CLINIC REPORTS


Connected Horsemanship had a fantastic time last weekend at Diamonds Lane Equestrian in Portaferry Co Down.

Laura Domenica with Judy Braniff owner of Diamonds Lane Equestrian

The horses and participants were very varied during the weekend offering the spectators lots of different situations to watch and learn from. We had a lot of spectators over the two days from varied backgrounds, riding clubs, other branches of natural horsemanship, showjumpers and a lovely lady who was a horse sport Ireland L2 coach.

Ssaturday started with two wonderful hairy black and white cobs belonging to Jane and Martina. Both girls had experienced quite a bit of bother with their horses being scattered or bargey and invading their space and carting them around a bit. At the end of the day i was delighted that both girls had very good control of their horses on the ground and were beginning to really teach them things that would really help build and cement their connection. They could lead them, they could stop them , turn them move their hindquarters and ask them to back up and to respect their boundaries.

Laura helps jane with her cob

Martina works with Dillon, a riding school pony for many years, he is very braced but with martinas patient help he will learn to bend his body and use himself in a better way

Next came Andrew and his lovely pony Scottie, Andrew has been working with me for over a year. I am very pround of Andy , this dedication and his progress. He is already a horseman and one to watch for the future.

Andrew works with Scottie

When Andrew bought his horse Scotty he was very anxious and very inverted. I am going to ask Andy to tell Scotties story in the Students Stories section of my blogg.

Here are some photos of Andy lunging and riding his pony, look at the relaxation and softnness and the wonderful postion of Andys body that is facilitating this. The photos of Andy riding he is working on getting his balance perfect at the rising trot so that his horse can carry himself.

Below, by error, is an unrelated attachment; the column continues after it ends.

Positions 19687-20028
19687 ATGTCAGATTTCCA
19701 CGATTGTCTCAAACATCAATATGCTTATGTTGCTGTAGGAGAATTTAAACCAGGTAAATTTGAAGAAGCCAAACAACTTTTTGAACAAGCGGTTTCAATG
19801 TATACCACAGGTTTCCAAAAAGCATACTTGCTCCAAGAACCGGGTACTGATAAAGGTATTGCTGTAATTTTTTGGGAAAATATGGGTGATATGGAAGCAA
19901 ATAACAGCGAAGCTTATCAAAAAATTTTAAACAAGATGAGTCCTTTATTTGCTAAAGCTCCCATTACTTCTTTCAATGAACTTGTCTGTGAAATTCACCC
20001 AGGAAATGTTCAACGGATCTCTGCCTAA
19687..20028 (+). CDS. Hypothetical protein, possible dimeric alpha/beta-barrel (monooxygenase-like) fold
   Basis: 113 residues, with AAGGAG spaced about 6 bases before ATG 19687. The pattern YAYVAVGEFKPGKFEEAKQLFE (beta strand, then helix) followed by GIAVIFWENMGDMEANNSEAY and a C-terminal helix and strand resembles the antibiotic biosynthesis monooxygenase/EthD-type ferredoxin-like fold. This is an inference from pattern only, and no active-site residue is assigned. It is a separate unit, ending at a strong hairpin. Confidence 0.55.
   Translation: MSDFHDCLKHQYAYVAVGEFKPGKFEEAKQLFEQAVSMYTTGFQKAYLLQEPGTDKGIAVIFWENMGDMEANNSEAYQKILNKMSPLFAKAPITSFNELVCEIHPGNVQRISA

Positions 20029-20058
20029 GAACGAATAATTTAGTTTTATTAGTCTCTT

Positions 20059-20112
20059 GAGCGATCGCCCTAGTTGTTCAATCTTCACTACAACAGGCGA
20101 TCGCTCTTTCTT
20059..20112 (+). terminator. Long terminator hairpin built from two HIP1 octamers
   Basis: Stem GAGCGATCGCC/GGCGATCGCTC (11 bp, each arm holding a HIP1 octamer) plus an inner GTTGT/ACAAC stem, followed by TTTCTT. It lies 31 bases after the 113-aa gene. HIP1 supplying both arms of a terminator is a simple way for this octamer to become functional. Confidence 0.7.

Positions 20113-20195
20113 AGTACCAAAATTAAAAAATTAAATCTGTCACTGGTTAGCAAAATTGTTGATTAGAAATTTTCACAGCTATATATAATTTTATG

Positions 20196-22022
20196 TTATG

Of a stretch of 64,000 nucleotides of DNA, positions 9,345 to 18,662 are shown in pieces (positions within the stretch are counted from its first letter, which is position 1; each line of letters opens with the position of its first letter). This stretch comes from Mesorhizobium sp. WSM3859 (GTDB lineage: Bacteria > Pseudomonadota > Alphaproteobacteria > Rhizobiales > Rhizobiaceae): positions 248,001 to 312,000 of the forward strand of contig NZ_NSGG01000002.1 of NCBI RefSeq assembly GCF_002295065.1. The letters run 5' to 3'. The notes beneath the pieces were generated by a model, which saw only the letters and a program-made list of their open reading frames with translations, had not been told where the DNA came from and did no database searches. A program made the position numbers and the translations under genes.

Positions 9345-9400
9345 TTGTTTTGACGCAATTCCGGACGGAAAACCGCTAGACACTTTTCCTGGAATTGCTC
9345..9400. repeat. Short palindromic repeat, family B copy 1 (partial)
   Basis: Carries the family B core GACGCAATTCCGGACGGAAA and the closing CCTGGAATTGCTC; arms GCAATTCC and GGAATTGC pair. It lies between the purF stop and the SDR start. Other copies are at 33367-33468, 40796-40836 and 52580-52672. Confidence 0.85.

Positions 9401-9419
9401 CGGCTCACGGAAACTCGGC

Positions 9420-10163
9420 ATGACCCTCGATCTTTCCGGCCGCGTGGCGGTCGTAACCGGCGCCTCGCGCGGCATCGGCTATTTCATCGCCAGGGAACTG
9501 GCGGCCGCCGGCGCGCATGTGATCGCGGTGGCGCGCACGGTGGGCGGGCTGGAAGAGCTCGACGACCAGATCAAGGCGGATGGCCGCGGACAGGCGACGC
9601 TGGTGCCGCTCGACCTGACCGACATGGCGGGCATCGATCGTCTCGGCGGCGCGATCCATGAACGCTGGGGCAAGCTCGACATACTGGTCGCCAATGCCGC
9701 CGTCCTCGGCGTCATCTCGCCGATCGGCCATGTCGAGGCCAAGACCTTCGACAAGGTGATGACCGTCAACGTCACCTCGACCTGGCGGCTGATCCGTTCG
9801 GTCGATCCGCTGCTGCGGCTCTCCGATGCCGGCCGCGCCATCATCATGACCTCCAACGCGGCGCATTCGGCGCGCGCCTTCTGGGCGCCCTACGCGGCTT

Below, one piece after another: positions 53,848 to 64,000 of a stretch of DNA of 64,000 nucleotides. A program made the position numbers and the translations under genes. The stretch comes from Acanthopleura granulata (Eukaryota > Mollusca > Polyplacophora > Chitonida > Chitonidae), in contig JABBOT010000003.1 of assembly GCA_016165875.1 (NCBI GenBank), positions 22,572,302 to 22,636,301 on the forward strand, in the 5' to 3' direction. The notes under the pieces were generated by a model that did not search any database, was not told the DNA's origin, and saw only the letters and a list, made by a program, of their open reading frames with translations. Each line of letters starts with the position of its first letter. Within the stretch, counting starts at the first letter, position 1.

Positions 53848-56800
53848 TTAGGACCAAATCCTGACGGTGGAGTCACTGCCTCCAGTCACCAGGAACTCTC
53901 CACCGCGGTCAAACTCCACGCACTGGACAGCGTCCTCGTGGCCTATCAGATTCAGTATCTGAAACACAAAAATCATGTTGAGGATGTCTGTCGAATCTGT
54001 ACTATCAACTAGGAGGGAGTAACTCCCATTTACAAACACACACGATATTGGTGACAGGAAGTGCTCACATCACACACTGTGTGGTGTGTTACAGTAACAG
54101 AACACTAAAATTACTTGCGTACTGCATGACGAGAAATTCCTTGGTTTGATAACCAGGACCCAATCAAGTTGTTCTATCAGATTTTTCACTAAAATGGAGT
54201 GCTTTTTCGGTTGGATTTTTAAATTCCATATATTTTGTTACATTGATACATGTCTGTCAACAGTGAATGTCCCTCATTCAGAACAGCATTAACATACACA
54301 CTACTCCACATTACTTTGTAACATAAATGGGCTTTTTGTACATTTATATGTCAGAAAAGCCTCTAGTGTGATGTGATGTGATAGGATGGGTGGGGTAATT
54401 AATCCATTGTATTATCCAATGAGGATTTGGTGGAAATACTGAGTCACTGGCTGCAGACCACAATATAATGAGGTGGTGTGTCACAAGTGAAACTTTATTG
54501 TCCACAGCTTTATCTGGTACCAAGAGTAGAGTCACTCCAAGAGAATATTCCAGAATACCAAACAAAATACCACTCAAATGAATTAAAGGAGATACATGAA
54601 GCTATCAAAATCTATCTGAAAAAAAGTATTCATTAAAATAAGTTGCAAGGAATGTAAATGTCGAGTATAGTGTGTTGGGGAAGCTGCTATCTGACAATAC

Scotty used to throw his head in the air even with a martingale, andrew now turns him just with his focus

Andrew perfects his balance at rising trot so he can allow Scottie to really use himself

Day one ended with me working with the second of Sarah horses. This thoroughbred had offerend up some pretty interesting behaviour when Sarah got to lunging him, rearing, striking and even coming at her with his teeth, he sounded quite aggressive. When I first started working with him he was and tried to srtike me a couple of times but the true source of his behaviour was was his herdboundness. He constantly whinned for the other horses, prancing around and paying no attention to anyone human. Once i started moving his body in a purposeful way he began to settle and changed quite quickly. At the end of our session he was quiet and settled.

At the end of the day i loaded him in the trailer, this had taken three hours the night before to get him there and Sarah loaded him herself after i did. she was i think delighted and so was her dad.

Sarah loads her horse at the end of the day

others photos from the day

An unexpected visitor gives us a giggle at lunch time!

taking shelter from a rain shower

taking shelter from a shower

participants learn how to walk and "hold" their own circle for lunging

participants practise walking circles for lunging and try to "hold" the shape of the circle as they walk

catch em young!

Particiants practise lunging position

Advertisements
Participants at the connected horsemanship workshop in Ennis in Clare

Participants at the connected horsemanship workshop in Ennis in Clare